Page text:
The Larry “Bud” Melman Centennial

Toast on a Stick

Born 100 years ago today, Calvert DeForest (1921-2007) better known to his adoring throngs as Larry “Bud” Melman.

Don’t know who that is? Well, you’re probably young. DeForest’s heyday was the 1980s, and I was just the right age to appreciate him back then (a teenager and young adult). He came to fame as as a regular on Late Night With David Letterman from 1982 to 1993 and Late Show with David Letterman (1994-2006). To audiences he seemed like a bizarre non-actor, with a Truman Capote-esque voice, horn rimmed glasses, and funereal suits. Letterman would trot him out for insane, non-sequitur bits, fake commercials, touting companies that he “owned”. It kept stretching and growing of course over time. I seem to recall that at one point he became a sort of supervillain, doing something horrible to Dave, and cackling like a mad man with an echo effect distorting his voice. He seemed for all the world like some random, possibly “not right” guy who the producers plucked from the mailroom and then made jump through hoops for the mirth and merriment of all. But he was only partially that.

DeForest had indeed been a file clerk at a pharmaceutical company for most of his working life, but he had also always wanted to be an actor, and even had a little experience at it. What’s more, his family had show business connections. His father was a cousin of Lee DeForest, the cinema pioneer whose sound experiments pre-dated those of Vitaphone. And his mother had been an aspiring actress. Born and raised in Bay Ridge, Brooklyn, DeForest’s background was surprisingly posh, or semi-posh, anyway. His father was a doctor. Calvert attended a private school. And get that name — Calvert. Is he named after the Founders of Maryland? Or perhaps the architect Calvert Vaux, mentor to Frederick Law Olmstead? There is a Calvert Vaux Park in Gravesend, a short hop from Bay Ridge, a possible inspiration.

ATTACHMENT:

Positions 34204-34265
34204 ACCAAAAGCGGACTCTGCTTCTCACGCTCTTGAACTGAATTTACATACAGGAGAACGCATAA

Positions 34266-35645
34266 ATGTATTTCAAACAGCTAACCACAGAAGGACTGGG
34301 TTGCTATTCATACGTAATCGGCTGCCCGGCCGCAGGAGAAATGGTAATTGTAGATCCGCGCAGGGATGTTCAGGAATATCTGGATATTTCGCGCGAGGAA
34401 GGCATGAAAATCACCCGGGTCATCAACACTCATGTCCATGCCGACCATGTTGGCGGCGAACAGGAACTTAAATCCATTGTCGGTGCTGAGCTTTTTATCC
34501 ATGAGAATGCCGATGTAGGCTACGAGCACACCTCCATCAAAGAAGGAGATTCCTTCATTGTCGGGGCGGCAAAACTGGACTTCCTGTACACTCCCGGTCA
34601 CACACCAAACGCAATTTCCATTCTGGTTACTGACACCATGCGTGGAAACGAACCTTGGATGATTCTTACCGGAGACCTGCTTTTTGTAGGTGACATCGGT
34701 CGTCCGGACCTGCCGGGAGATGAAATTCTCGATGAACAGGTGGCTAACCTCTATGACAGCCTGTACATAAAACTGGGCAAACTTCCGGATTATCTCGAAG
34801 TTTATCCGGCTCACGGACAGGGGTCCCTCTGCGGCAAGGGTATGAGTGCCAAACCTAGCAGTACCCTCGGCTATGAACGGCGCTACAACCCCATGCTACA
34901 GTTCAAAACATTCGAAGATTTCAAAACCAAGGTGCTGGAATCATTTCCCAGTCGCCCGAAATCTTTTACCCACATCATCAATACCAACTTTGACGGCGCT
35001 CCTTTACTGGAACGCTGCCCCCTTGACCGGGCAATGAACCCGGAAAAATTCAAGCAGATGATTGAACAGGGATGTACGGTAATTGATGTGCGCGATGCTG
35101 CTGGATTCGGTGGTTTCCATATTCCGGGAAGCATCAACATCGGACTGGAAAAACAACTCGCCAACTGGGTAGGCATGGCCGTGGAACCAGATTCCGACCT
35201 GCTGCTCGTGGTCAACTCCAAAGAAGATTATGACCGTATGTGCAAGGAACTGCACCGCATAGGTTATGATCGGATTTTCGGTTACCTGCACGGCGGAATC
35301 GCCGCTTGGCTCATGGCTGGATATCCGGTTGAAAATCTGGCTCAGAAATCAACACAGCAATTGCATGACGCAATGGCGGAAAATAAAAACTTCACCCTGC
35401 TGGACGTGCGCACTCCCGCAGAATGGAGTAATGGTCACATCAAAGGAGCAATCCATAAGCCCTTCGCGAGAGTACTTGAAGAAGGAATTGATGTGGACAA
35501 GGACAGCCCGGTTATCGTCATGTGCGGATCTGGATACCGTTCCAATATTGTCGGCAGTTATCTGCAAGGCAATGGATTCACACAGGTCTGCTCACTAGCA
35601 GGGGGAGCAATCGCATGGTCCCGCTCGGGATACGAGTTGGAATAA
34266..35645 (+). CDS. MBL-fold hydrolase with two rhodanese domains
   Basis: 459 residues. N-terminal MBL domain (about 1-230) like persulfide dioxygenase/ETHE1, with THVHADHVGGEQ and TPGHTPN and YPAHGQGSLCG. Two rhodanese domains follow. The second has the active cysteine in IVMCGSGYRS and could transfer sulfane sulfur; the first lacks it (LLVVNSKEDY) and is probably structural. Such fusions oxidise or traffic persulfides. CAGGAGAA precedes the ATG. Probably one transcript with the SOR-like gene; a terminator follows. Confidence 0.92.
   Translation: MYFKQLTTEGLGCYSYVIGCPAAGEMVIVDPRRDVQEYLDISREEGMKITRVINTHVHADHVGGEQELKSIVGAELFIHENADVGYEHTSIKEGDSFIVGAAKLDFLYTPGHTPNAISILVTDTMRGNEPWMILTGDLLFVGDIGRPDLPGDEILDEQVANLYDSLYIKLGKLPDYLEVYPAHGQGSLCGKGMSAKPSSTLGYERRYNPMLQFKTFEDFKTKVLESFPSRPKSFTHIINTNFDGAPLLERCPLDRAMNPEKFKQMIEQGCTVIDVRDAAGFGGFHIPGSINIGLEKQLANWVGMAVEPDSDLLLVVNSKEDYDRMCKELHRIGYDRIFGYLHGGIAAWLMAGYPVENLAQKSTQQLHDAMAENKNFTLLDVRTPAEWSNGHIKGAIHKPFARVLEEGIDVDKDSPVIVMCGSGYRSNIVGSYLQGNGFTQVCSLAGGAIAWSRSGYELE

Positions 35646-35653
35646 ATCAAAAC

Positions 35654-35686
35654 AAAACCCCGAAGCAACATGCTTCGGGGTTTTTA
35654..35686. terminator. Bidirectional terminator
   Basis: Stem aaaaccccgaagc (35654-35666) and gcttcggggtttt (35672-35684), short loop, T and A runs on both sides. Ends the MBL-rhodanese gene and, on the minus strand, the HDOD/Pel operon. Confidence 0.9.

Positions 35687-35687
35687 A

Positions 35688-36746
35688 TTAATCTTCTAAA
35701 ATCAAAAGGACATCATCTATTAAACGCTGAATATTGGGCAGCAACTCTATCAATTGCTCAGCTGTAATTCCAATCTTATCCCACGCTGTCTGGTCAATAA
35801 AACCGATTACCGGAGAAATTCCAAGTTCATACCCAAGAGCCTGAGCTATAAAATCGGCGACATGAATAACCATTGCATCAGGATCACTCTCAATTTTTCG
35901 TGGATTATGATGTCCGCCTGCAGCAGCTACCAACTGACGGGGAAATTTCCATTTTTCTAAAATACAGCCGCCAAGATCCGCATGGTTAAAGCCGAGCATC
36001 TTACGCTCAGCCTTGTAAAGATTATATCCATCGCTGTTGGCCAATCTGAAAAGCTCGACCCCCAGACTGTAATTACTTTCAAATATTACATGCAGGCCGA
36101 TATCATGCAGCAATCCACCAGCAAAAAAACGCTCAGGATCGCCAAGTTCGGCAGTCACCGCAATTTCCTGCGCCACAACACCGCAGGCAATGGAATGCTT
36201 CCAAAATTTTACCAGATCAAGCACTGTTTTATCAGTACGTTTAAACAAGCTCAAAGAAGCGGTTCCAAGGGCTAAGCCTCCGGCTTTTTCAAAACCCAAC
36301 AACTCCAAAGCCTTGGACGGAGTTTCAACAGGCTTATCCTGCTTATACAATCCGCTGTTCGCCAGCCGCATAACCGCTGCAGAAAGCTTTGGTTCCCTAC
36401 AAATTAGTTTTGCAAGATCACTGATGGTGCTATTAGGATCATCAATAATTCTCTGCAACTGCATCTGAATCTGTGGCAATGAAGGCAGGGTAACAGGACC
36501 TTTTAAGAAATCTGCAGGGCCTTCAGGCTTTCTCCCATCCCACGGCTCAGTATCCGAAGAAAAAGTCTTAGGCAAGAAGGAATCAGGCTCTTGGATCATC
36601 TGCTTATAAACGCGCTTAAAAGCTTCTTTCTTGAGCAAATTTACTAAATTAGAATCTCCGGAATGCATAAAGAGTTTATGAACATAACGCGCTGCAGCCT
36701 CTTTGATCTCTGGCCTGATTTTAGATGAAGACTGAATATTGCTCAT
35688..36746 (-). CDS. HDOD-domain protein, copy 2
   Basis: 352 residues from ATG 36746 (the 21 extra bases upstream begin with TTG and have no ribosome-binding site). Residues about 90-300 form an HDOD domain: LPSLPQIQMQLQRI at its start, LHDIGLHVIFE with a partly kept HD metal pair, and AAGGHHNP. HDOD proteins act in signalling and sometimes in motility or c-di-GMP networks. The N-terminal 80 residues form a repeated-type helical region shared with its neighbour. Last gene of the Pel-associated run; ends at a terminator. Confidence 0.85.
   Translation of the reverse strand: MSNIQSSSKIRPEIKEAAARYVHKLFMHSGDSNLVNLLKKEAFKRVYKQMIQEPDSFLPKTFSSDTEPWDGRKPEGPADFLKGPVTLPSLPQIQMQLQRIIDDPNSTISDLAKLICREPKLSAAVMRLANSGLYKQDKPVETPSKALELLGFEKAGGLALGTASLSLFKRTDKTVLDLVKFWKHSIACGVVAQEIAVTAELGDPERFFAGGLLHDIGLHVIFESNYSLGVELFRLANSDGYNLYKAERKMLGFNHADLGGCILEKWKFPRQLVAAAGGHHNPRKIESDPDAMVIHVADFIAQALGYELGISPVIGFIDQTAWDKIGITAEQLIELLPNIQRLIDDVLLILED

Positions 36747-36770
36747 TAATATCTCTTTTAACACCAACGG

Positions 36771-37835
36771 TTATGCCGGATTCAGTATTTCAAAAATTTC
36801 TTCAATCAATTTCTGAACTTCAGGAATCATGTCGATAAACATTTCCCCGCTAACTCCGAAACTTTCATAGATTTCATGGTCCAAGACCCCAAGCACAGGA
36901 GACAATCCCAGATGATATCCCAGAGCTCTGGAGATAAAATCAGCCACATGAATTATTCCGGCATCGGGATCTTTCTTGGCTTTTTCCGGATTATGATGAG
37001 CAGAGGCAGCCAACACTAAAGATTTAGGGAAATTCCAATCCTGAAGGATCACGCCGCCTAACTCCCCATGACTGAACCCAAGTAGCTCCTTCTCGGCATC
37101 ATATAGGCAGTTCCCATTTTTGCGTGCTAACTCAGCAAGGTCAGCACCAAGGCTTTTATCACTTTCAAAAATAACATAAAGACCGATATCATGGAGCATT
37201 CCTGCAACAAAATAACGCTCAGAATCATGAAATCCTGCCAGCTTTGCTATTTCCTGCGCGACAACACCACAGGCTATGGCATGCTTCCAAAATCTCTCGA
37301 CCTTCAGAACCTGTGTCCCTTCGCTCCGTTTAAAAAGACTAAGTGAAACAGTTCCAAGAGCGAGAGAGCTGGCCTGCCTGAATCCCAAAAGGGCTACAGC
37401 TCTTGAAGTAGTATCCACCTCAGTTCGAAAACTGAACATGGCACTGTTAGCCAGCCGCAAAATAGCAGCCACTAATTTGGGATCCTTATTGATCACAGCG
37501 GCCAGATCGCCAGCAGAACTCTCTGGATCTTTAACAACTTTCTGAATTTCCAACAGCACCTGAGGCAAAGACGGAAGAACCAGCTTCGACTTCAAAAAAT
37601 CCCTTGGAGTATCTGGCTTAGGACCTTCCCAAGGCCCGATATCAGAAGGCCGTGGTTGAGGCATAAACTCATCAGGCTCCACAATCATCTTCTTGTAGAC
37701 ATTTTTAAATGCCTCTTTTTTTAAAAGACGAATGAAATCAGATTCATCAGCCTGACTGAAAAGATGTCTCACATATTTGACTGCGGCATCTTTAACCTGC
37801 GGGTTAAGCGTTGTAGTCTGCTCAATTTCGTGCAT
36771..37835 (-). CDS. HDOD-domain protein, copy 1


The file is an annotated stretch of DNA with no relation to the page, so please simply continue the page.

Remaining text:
DeForest was in his fifties before he began playing bit parts in movies. His first, Chuck Vincent’s While the Cat’s Away (1972) was a porn film. Then came Howard Goldberg’s low-budget Apple Pie (1975), Arthur Chisholm’s Blonde Poison (1979, the director’s only film), and Romano Scavolini’s Savage Hunt (1980, a Greek co-production). The First Time (1981) seems to be “The First Time” DeForest appeared in a movie with stars, for it features Wallace Shawn, Marshall Efron and a post-Soap Cathryn Damon, among others. Then came Troma’s Waitress! (1982).

DeForest was discovered for Letterman by writers Stephen Winer and Karl Tiedemann who had put them at the center of their student film King of the Zs (1982). Then, at age 61, DeForest found the fame that he had always sought, although probably not exactly the sort of fame he was seeking. He was a figure of fun and not strictly an intentional one. Still he got paid, and that’s not to be sneezed at. And he got other bookings. His most memorable non-Letterman appearance was probably the Run-D.M.C. video for “King of Rock” (1985). He was on Pee-Wee’s Playhouse, Saturday Night Live, Hollywood Squares, and The Dana Carvey Show, and in movies like Tom Schiller’s Nothing Lasts Forever (1984), Heaven Help Us (1985) with Andrew McCarthy; Leader of the Band (1987) with Barney Miller’s Steve Landesberg; My Demon Lover (1987) with Scott Valentine (Nick from Family Ties); Mario Van Peebles’ Identity Crisis (1989), Freaked (1993) with Brooke Shields; Mr. Write (1994) with Paul Reiser; and Encino Woman (1996) with Jay Thomas. His last credit was a 2003 adaptation of The Devil and Daniel Webster called Shortcut to Happiness, starring Anthony Hopkins, Alec Baldwin, and Jennifer Love Hewitt.

85 at the time of his death, DeForest’s is a rare case that inspires me to say, “Gee, I hope he SPENT some of that money!” There being, you’ll perceive, so little time for him to have done so.

For more on variety entertainment, including TV variety, please see No Applause, Just Throw Money: The Book That Made Vaudeville Famous,